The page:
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Northern Lights

The Newsletter of the North Devon Branch of the British Beekeepers Association

APRIL 2006

Chairman’s Notes:

As the beekeeping season starts with the coldest March in years, another related season comes into view - the show season!   The Branch Honey Show at the end of the year, the North Devon Agricultural Show, the County Show and all the smaller ones like Rosemoor  all need willing hands to put up and take down the displays, talk to the public and sell produce.   In return, the helpers receive free entry and time to look around at the rest of the show.

 If you can help in any way, please contact Chris Utting or me for more information.

 On a different subject, if you have any ideas about courses you would like to attend, talks you would like to hear or themes for the Apiary Open Days, please contact Tony Wright, Beryl Smailes or me.   This is your club and we want to respond to your interests.

 Please, please respond - we need your help and feedback,   I look forward to hearing from you. 

Take care                                    Chris Tozer

Apiary Managers Report:

At the moment all the teachers at the apiary are holding their breath, waiting both for the weather to improve and for the bees to be able to forage, without which the colonies cannot build up and replace the winter bees. If the weather patterns do not alter and improve greatly, the colonies could well be in crisis.

Despite several Tuesdays when the weather has been less than kind we have enjoyed a full house with in excess of twenty five stalwarts.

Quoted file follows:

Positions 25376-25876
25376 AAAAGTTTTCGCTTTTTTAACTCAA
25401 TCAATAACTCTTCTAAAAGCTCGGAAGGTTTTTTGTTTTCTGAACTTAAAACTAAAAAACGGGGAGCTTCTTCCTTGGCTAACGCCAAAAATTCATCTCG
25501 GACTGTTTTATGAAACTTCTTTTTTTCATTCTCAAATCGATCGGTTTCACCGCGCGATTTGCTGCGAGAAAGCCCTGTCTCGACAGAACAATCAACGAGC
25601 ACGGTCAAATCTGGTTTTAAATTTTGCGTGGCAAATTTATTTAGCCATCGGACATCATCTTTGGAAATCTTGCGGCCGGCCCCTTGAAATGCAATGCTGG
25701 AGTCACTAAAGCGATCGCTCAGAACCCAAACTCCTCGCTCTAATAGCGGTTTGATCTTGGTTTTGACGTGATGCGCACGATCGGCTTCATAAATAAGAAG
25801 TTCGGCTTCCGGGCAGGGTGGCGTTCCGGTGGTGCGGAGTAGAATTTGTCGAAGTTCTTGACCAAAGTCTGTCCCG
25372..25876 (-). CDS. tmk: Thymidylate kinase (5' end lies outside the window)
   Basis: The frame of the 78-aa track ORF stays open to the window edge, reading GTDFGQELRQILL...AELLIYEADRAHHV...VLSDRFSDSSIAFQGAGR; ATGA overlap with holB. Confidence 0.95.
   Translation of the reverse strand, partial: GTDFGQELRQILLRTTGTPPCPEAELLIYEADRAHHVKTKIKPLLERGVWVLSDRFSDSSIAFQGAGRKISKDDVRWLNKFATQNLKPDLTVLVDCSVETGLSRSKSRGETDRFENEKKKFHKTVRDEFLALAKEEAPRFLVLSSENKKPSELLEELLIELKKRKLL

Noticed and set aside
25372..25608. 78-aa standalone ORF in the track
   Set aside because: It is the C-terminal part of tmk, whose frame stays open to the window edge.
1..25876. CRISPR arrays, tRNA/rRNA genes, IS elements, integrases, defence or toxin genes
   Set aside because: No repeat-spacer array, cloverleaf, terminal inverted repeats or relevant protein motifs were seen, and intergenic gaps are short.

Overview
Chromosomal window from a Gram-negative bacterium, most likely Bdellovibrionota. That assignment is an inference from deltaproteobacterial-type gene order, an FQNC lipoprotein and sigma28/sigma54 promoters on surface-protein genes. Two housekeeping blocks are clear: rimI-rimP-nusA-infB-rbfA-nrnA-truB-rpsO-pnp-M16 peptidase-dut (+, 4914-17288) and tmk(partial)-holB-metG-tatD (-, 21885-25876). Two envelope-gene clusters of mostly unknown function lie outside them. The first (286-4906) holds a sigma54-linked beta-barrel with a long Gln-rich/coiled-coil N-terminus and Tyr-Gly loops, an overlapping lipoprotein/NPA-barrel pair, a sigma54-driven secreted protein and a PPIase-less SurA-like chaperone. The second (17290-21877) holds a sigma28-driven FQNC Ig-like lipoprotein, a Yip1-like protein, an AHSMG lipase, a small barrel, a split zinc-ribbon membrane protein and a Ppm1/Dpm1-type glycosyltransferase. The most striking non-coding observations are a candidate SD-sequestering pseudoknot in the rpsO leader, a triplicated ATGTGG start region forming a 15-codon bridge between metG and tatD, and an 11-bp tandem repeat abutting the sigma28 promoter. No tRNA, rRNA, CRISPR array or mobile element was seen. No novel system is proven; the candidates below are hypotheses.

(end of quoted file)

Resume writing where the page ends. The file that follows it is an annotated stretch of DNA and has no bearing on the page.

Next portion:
We really will have to consider extending the main meeting room by several feet to make more sitting down space.


New Soap Being Made In Appledore:

No, not a Devon version of Eastenders.

On a wet Tuesday morning, four intrepid members of North Devon Branch made the long trek to Appledore to visit the home of Maggie Curtis. Although a clay sculptress by trade (look at some of her amazing work on she has recently started making soap and other bathroom products, and had kindly offered to share some of her knowledge with us.

After the customary tea and cakes (delicious) we buckled down to the purpose of the visit by looking at some of the products she had made, and studying some of the many leaflets and recipes Maggie had downloaded off the Internet.   Maggie gave us some recipe sheets, all based on honey or beeswax, for us to take away. She then talked us through making bath bombs and then the "cold-process" method of making soap – which ironically involves heating the ingredients!!   After a rather lengthy question-and-answer session, we eventually moved in to the kitchen to experience the real thing.

The initial process involves the careful use of a rather nasty product – caustic soda (or Sodium Hydroxide to you technical types) a corrosive alkali which has to be mixed with water, giving off unpleasant fumes and heating rapidly to near boiling point.   Whilst that was cooling off, the oils and fats which form the other main ingredient were melted, and we stood around for a time waiting for the two pans to reach similar temperatures.  Finally, Maggie could not bear to listen to our questions any longer and mixed the contents of the two pans together.  Much whisking then ensued and we were able to see the mixture reach "trace" an all important step in soap making.    One final ingredient needed, the honey, and the final result was ……………..a black gooey mess!!!  The mixture had been too hot when the honey went in and it had burnt.

Maggie was mortified, but we assured her that it was a valuable demonstration of how things can go wrong when you are rushed.  Anyway, we had already seen some of her finished products, and they were perfect.  The fault was all ours for trying to hurry things along.